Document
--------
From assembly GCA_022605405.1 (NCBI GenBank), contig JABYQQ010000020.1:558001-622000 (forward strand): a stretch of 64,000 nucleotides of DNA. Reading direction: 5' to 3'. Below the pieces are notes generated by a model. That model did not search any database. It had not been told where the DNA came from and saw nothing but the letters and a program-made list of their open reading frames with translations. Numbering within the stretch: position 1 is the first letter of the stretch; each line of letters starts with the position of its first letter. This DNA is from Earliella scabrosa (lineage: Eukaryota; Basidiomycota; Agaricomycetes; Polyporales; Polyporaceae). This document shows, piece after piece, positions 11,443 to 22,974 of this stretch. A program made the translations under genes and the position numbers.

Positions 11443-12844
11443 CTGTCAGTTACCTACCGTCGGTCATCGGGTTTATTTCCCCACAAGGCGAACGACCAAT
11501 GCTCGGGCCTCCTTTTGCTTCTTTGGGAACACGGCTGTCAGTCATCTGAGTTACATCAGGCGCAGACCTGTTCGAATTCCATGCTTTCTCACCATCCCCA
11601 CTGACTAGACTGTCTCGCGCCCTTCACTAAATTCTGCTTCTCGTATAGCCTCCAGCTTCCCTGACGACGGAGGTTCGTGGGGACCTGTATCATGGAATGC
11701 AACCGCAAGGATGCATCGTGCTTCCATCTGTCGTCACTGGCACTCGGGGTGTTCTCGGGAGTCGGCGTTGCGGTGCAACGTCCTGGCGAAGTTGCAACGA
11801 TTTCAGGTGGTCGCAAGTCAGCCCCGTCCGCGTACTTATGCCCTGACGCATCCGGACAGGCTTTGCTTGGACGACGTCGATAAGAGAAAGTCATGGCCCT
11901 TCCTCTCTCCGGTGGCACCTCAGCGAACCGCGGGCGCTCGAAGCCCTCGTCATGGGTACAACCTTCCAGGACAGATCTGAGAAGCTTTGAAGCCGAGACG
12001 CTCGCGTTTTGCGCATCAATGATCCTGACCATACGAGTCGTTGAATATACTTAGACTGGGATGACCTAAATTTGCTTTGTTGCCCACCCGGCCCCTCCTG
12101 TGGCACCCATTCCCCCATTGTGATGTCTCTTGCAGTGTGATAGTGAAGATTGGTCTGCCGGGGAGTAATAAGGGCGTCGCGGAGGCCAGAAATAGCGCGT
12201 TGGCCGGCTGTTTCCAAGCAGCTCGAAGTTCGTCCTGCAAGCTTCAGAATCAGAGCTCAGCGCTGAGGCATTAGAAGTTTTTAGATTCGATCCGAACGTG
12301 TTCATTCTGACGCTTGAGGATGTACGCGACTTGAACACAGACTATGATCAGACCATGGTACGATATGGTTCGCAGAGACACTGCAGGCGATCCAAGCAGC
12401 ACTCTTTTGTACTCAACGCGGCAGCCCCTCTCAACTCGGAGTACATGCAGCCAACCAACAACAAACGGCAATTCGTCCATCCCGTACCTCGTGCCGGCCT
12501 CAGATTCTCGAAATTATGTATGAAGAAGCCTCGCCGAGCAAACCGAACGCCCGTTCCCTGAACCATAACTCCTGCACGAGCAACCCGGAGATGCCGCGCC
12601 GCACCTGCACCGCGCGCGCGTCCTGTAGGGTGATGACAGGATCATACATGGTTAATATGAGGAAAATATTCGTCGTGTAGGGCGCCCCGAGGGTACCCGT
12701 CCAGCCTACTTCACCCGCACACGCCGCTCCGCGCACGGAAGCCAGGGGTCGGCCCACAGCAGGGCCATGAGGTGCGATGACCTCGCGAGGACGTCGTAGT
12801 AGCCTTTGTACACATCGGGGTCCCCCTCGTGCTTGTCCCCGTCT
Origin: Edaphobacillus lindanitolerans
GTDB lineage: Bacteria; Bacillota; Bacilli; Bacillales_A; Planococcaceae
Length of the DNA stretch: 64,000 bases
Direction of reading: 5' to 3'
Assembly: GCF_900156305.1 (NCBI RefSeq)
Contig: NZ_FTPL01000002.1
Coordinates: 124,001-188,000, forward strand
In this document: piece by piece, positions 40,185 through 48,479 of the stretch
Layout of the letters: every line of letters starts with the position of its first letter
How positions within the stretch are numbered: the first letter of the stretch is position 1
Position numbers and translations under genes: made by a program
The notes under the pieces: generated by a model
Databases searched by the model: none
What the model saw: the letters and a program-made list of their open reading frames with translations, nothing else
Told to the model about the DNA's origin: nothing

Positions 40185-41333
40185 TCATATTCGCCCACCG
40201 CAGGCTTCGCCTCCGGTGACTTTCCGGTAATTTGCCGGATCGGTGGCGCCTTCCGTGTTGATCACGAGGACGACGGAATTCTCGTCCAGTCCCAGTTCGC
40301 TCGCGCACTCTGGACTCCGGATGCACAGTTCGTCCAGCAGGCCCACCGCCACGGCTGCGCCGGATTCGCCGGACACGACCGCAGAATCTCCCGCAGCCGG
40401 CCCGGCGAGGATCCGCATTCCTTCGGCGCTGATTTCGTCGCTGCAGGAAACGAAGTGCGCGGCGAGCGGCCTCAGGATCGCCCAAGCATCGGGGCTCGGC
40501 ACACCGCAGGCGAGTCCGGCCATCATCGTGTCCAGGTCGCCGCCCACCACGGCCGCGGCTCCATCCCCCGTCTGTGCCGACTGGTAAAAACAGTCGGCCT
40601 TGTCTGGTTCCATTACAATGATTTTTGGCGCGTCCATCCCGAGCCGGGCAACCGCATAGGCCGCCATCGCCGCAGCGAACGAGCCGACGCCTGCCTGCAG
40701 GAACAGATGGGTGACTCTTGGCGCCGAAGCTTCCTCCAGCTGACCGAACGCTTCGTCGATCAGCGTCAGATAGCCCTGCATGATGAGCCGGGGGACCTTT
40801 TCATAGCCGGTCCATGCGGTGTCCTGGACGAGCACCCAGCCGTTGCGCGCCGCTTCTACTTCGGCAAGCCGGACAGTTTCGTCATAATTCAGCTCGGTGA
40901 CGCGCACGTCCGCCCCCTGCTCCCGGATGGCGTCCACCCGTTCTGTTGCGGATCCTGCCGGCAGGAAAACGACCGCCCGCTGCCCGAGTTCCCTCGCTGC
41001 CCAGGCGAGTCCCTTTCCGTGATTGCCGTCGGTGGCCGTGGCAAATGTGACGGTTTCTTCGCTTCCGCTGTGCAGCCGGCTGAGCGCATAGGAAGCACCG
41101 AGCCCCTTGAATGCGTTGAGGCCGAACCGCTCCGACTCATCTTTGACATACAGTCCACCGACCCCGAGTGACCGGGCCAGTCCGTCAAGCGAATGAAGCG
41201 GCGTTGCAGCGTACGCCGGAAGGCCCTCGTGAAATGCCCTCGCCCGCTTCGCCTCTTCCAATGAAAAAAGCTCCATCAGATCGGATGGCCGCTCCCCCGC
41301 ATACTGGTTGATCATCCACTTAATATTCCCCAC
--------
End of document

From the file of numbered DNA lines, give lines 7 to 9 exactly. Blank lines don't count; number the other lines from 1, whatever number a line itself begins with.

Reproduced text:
11801 TTTCAGGTGGTCGCAAGTCAGCCCCGTCCGCGTACTTATGCCCTGACGCATCCGGACAGGCTTTGCTTGGACGACGTCGATAAGAGAAAGTCATGGCCCT
11901 TCCTCTCTCCGGTGGCACCTCAGCGAACCGCGGGCGCTCGAAGCCCTCGTCATGGGTACAACCTTCCAGGACAGATCTGAGAAGCTTTGAAGCCGAGACG
12001 CTCGCGTTTTGCGCATCAATGATCCTGACCATACGAGTCGTTGAATATACTTAGACTGGGATGACCTAAATTTGCTTTGTTGCCCACCCGGCCCCTCCTG